6 results match your criteria Skeletal System - Toddler

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Facial Swelling in a Toddler Due to a Metastatic High-Risk Neuroblastoma.

J Dent Child (Chic) 2020 Sep;87(3):166-170

Dr. Augello is a senior consultant, Clinic of Oral and Cranio-Maxillofacial Surgery, University Hospital Basel, and Cantonal Hospital Aarau, Switzerland;, Email:

Neuroblastoma is a malignant embryonal tumor derived from the neural crest cells of the sympathetic nervous system. Curative therapy is challenging, especially because early-stage diagnosis in toddlers is difficult. Successful treatment of high-risk neuroblastoma is only achieved in approximately half of the cases and requires an immediate interdisciplinary approach. Read More

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September 2020

Asfotase alfa for infants and young children with hypophosphatasia: 7 year outcomes of a single-arm, open-label, phase 2 extension trial.

Lancet Diabetes Endocrinol 2019 02 14;7(2):93-105. Epub 2018 Dec 14.

Mallinckrodt Institute of Radiology, Washington University School of Medicine, St Louis, MO, USA.

Background: Our previous phase 2, open-label study of 11 infants and young children with life-threatening perinatal or infantile hypophosphatasia showed 1 year safety and efficacy of asfotase alfa, an enzyme replacement therapy. We aimed to report the long-term outcomes over approximately 7 years of treatment.

Methods: We did a prespecified, end of study, 7 year follow-up of our single-arm, open-label, phase 2 trial in which children aged 3 years or younger with life-threatening perinatal or infantile hypophosphatasia were recruited from ten hospitals (six in the USA, two in the UK, one in Canada, and one in the United Arab Emirates). Read More

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February 2019

A Toddler With Nasal Congestion and a Limp.

JAMA Otolaryngol Head Neck Surg 2017 02;143(2):191-192

Head and Neck Surgery Branch, National Institute on Deafness and Other Communication Disorders, National Institutes of Health, Bethesda, Maryland5Department of Otolaryngology-Head and Neck Surgery, Johns Hopkins University School of Medicine, Baltimore, Maryland.

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February 2017

Brachial plexopathy and nonaccidental injury: role of the neurologist.

J Child Neurol 2010 May;25(5):620-2

Department of Neurology, Children's Hospital Boston, Harvard Medical School, Boston, Massachusetts, USA.

Child neurologists must remain vigilant to the possibility of nonaccidental injury. Just as clinicians have become accustomed to considering potential abuse or neglect in children presenting with a head injury or skeletal trauma, physical abuse must also be considered when children present with lesions at other sites of the neuraxis, as illustrated by this child's brachial plexopathy. Key elements from the history can assist clinicians in differentiating accidental events from nonaccidental injuries secondary to abuse or neglect. Read More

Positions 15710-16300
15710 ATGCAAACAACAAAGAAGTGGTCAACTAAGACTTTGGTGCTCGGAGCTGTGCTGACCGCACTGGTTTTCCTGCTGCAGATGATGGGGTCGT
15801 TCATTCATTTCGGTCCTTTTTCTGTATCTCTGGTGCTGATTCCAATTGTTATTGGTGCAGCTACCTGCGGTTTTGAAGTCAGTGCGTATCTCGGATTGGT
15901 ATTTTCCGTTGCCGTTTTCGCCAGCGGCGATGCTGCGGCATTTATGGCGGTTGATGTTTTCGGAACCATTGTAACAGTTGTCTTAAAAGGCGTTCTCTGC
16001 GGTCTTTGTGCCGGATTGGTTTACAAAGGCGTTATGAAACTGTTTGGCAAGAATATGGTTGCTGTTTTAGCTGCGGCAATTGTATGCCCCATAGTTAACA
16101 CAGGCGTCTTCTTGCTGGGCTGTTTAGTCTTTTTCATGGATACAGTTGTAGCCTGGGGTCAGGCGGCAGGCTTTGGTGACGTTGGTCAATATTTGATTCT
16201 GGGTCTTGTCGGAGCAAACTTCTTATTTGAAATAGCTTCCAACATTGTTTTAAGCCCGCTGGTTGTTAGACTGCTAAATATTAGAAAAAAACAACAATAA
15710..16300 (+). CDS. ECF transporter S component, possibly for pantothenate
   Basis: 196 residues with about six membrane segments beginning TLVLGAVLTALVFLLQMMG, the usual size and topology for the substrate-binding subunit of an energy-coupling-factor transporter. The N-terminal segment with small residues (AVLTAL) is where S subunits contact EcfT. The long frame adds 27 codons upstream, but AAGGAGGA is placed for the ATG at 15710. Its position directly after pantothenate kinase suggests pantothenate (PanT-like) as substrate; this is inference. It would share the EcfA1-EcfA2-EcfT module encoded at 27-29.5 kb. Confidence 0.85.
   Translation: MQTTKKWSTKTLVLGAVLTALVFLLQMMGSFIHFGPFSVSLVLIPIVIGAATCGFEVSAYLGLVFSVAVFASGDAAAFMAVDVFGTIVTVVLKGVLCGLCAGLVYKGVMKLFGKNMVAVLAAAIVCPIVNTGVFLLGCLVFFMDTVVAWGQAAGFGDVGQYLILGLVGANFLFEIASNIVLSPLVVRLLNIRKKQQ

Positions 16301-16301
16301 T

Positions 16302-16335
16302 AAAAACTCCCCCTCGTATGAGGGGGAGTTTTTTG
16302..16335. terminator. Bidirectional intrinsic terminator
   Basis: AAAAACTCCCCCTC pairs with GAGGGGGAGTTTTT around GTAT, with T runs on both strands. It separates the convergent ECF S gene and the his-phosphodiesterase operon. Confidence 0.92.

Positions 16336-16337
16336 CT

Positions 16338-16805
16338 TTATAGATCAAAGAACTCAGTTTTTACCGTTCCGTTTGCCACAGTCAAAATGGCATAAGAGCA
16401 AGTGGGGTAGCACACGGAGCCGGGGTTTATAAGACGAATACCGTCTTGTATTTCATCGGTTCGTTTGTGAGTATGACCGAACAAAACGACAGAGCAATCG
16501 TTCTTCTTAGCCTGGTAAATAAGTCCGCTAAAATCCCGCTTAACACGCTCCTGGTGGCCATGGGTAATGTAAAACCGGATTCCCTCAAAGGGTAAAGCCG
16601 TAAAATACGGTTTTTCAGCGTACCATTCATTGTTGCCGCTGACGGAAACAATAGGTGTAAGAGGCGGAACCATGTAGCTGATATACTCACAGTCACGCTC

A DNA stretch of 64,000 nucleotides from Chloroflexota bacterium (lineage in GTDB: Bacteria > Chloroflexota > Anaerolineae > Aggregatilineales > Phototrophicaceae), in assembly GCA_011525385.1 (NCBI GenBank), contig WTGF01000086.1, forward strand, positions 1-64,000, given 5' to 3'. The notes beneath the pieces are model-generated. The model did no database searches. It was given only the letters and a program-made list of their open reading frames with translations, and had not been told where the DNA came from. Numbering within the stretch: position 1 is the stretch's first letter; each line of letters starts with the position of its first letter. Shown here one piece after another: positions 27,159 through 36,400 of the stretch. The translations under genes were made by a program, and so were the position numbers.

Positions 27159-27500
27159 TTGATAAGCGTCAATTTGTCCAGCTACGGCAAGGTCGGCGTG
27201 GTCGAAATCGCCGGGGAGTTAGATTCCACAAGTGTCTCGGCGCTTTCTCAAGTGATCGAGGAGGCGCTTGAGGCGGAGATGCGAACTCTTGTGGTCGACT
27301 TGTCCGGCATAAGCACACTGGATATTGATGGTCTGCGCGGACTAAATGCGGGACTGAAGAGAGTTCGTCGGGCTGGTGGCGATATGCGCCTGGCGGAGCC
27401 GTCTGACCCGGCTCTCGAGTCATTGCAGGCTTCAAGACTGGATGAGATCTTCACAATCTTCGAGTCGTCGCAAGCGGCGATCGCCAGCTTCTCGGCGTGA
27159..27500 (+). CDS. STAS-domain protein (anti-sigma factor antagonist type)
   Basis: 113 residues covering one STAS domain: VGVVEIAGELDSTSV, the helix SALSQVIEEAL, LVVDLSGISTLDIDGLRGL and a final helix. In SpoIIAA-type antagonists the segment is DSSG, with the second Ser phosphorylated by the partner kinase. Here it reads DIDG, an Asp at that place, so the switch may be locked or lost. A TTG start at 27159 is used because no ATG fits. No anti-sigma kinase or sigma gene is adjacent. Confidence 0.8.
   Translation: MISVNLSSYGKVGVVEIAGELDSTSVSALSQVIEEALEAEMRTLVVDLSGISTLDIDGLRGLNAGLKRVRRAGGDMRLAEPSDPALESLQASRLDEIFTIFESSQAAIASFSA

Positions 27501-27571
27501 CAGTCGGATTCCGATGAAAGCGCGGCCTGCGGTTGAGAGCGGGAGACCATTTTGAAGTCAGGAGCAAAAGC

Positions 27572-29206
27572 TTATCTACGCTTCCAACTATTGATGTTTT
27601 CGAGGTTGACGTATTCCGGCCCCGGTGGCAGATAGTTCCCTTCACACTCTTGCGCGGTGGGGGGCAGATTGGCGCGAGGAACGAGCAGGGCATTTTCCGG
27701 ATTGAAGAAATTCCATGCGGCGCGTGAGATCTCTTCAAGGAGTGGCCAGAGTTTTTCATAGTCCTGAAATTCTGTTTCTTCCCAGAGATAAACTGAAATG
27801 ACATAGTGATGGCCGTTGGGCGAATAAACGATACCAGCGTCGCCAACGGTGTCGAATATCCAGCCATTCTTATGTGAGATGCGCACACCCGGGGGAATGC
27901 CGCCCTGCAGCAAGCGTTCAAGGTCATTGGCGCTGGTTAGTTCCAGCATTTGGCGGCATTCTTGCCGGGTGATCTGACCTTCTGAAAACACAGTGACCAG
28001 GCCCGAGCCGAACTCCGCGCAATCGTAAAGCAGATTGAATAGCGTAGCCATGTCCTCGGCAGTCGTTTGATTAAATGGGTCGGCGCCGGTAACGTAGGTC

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Postural behavior in children born preterm.

Neural Plast 2005 ;12(2-3):175-82; discussion 263-72

Oslo University College, Health Sciences, Physiotherapy Programme, 0130 Oslo, Norway.

The present paper presents clinical and neurophysiological data of postural behavior in preterm children without CP. Clinical follow-up studies of preterm infants until toddler and school age have reported that low-risk preterm infants may have atypical postural behavior in terms of reduced amount of rotation during crawling, delayed dynamic balance, delayed onset of and a poor quality of early walking behavior. At school age, dysfunctions such as problems in standing on one leg and poor hopping are reported. Read More

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September 2005

Hereditary neuropathy with liability to pressure palsies (HNPP) in a toddler presenting with toe-walking, pain and stiffness.

Neuromuscul Disord 2003 Dec;13(10):827-9

Department of Child Neurology, Hospital for Children and Adolescents, University of Helsinki, Helsinki University Central Hospital (HUCH), 00029 Helsinki, Finland.

The typical clinical presentation of hereditary neuropathy with liability to pressure palsies is an adult-onset recurrent, painless monoparesis. Electrophysiological abnormalities--decreased nerve conduction velocities and delayed distal latencies--can be detected even in asymptomatic patients. We describe a toddler, who presented with asymmetric toe walking, painful cramps and stiffness in the legs. Read More

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December 2003
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